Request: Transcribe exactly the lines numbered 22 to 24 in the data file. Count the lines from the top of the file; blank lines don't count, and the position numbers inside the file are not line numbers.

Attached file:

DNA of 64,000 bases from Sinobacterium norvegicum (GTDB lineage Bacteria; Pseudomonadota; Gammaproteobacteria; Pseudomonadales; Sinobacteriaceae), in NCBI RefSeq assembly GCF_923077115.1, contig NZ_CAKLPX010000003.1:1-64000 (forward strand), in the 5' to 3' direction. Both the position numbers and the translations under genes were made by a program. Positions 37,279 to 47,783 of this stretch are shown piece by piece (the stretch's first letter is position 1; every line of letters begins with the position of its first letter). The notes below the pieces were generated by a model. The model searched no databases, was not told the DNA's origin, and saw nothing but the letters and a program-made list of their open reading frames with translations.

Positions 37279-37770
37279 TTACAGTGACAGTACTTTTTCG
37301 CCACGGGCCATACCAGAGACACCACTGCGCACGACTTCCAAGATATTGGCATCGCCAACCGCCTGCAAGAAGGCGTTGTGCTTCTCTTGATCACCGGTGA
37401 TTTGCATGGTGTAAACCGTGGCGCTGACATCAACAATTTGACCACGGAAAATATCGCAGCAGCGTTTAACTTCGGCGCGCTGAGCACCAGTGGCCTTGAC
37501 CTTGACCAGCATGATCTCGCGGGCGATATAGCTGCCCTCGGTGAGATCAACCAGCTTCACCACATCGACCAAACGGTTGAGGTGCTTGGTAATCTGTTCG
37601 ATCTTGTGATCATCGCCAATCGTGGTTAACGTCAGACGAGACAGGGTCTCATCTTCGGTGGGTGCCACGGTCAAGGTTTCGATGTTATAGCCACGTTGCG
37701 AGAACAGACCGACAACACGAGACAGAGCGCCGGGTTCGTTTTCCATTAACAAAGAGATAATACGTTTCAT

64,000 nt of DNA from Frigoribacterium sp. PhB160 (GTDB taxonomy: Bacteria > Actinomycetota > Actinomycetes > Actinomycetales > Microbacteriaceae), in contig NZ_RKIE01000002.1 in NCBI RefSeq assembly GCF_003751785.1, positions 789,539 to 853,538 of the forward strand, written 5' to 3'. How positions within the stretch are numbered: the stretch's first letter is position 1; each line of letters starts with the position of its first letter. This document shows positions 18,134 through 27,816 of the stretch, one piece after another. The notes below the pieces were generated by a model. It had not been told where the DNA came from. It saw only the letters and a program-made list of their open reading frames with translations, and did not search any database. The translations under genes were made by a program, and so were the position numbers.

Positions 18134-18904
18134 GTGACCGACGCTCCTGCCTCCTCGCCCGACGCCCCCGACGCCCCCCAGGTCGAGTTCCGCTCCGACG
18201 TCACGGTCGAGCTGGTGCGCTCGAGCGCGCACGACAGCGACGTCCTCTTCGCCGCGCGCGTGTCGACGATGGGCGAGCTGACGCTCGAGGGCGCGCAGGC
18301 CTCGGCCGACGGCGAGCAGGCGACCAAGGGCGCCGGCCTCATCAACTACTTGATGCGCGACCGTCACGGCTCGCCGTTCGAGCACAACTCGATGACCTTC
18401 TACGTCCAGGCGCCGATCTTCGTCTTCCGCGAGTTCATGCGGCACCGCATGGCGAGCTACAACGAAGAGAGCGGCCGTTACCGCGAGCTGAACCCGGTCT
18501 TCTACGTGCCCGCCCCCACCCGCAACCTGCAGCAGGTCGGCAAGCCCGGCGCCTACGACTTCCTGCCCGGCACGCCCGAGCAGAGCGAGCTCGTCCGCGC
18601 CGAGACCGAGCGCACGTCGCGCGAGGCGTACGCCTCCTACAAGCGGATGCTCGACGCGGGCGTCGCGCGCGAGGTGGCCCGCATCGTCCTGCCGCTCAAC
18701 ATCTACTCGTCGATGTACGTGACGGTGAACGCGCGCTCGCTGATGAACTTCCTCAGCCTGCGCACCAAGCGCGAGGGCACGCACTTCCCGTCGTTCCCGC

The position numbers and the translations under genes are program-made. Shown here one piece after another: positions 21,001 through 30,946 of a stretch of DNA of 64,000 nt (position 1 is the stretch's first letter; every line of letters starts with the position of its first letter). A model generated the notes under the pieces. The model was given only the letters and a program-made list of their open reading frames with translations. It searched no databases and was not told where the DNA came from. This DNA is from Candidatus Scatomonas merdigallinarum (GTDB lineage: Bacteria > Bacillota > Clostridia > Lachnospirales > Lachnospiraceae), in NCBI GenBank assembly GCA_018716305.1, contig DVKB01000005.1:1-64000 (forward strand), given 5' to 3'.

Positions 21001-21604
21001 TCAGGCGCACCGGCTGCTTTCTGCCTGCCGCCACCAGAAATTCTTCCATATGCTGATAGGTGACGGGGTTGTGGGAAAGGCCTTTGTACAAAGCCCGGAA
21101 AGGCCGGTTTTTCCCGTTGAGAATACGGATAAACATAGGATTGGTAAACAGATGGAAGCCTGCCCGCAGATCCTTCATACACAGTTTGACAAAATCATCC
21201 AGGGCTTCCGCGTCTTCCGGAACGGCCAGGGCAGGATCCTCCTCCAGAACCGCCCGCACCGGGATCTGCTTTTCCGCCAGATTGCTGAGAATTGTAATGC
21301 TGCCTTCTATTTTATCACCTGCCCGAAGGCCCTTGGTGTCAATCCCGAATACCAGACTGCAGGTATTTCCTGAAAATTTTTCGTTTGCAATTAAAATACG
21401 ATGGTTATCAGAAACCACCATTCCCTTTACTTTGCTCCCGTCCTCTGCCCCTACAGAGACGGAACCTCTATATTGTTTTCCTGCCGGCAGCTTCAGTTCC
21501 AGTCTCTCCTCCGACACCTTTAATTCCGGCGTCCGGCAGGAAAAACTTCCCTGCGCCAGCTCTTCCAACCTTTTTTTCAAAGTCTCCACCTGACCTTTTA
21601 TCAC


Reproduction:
21201 AGGGCTTCCGCGTCTTCCGGAACGGCCAGGGCAGGATCCTCCTCCAGAACCGCCCGCACCGGGATCTGCTTTTCCGCCAGATTGCTGAGAATTGTAATGC
21301 TGCCTTCTATTTTATCACCTGCCCGAAGGCCCTTGGTGTCAATCCCGAATACCAGACTGCAGGTATTTCCTGAAAATTTTTCGTTTGCAATTAAAATACG
21401 ATGGTTATCAGAAACCACCATTCCCTTTACTTTGCTCCCGTCCTCTGCCCCTACAGAGACGGAACCTCTATATTGTTTTCCTGCCGGCAGCTTCAGTTCC